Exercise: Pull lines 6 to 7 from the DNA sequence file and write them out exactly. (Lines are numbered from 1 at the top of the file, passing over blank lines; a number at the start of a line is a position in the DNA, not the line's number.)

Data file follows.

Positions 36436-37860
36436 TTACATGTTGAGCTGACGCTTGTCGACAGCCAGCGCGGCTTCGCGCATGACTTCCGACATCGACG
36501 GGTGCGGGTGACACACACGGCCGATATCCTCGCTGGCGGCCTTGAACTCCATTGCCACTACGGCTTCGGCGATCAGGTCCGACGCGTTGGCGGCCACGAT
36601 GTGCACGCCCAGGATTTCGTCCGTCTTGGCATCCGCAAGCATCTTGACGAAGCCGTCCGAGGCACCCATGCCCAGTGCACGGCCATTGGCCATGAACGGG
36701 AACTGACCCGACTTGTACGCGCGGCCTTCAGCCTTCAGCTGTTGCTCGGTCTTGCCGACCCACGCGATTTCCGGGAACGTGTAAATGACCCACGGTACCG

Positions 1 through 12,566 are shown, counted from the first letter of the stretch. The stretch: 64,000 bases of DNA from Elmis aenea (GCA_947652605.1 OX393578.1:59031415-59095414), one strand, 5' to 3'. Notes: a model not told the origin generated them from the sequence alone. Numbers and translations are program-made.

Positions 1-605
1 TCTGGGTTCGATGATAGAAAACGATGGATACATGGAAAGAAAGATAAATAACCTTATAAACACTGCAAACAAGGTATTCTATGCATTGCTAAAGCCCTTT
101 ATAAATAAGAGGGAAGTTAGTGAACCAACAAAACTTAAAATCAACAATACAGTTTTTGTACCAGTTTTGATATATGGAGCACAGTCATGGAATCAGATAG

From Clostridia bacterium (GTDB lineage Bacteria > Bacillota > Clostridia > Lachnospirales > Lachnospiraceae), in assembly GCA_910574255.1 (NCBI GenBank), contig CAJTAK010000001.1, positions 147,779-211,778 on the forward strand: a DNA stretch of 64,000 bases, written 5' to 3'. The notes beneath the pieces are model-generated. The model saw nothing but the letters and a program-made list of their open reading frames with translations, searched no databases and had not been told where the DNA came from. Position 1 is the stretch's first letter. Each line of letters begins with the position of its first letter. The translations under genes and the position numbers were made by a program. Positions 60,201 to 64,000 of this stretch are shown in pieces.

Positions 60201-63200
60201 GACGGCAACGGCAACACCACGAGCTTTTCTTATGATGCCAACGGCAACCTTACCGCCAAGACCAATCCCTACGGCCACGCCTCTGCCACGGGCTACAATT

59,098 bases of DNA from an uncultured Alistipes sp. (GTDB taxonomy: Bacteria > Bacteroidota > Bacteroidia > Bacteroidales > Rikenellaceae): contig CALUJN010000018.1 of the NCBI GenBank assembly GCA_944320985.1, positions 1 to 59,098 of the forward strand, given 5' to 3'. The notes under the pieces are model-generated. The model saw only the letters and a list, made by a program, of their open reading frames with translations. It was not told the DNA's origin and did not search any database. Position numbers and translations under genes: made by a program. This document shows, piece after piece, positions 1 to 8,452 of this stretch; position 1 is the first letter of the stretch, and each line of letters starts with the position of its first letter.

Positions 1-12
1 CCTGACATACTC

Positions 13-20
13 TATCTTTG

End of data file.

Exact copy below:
Positions 1 through 12,566 are shown, counted from the first letter of the stretch. The stretch: 64,000 bases of DNA from Elmis aenea (GCA_947652605.1 OX393578.1:59031415-59095414), one strand, 5' to 3'. Notes: a model not told the origin generated them from the sequence alone. Numbers and translations are program-made.

Positions 1-605